Dune Migration
NASA/JPL/University of Arizona
Dune Migration
ESP_028020_2560  Science Theme: Geologic Contacts/Stratigraphy
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This image shows large sand dunes in the North Polar sand sea on Mars. It is one of a series of repeat images of the same dunes, taken at different times, in order to determine the type and extent of changes in the dunes over time.

Dunes tend to migrate slowly on Earth under continuous wind regimes (on the order of several to tens of meters per year), and we are just starting to verify movement on Martian dunes with these repeat HiRISE images.

In addition to migration of the dune, we will also use these repeat images to look for changes in the dune shape and avalanches down the slip face. Analyzing these changes will help us better understand the interaction between the atmosphere and the surface of Mars.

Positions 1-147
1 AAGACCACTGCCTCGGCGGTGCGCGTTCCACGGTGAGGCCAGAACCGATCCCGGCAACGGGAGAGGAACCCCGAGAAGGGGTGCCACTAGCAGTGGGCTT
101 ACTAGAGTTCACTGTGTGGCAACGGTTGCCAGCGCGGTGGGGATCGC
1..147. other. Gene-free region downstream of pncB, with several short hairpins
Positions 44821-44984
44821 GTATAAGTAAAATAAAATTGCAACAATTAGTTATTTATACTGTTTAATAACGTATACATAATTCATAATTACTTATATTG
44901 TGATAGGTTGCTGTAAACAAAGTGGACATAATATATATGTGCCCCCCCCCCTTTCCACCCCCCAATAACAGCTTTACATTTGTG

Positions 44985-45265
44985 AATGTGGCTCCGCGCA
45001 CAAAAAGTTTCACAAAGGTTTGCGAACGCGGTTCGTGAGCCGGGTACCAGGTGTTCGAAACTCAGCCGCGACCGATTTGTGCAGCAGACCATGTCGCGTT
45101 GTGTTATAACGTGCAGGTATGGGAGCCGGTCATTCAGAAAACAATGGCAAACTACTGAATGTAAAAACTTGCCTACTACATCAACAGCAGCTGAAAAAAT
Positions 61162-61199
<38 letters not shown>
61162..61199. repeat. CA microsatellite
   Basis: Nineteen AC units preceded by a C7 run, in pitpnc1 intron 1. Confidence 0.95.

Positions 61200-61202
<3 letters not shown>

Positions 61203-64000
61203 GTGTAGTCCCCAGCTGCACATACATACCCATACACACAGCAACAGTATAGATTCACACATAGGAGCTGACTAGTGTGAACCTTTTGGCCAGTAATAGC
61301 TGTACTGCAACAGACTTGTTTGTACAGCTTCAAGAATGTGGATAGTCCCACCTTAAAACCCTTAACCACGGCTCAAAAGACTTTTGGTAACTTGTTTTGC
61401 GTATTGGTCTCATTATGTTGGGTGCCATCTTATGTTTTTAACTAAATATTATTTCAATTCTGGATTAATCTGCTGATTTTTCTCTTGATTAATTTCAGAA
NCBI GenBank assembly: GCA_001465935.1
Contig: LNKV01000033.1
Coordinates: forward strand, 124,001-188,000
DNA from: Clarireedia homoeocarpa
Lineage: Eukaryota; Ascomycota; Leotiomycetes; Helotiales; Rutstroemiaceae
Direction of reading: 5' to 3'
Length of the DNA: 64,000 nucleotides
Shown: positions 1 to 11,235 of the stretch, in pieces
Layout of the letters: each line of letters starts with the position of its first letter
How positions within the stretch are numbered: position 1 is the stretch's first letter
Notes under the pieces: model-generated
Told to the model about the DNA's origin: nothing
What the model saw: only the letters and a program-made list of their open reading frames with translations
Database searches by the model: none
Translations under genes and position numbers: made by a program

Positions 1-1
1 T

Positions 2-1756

Written by: Dan Berman   (15 August 2012)

This is a stereo pair with ESP_028389_2560.

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Acquisition date:18 July 2012 Local Mars time:15:05
Latitude (centered):75.963° Longitude (East):86.881°
Range to target site:324.3 km (202.7 miles)Original image scale range:32.4 cm/pixel (with 1 x 1 binning) so objects ~97 cm across are resolved
Map projected scale:25 cm/pixelMap projection:Polarstereographic
Emission angle:14.5° Phase angle:53.4°
Solar incidence angle:65°, with the Sun about 25° above the horizon Solar longitude:141.4°, Northern Summer

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All of the images produced by HiRISE and accessible on this site are within the public domain: there are no restrictions on their usage by anyone in the public, including news or science organizations. We do ask for a credit line where possible: Image: NASA/JPL/University of Arizona
For information about NASA and agency programs on the Web, visit: http://www.nasa.gov. NASA's Jet Propulsion Laboratory, a division of the California Institute of Technology in Pasadena, Calif., manages the Mars Reconnaissance Orbiter for NASA's Science Mission Directorate, Washington. Lockheed Martin Space Systems is the prime contractor for the project and built the spacecraft. The HiRISE camera was built by Ball Aerospace and Technology Corporation and is operated by the University of Arizona. The image data were processed using the U.S. Geological Survey’s ISIS3 software.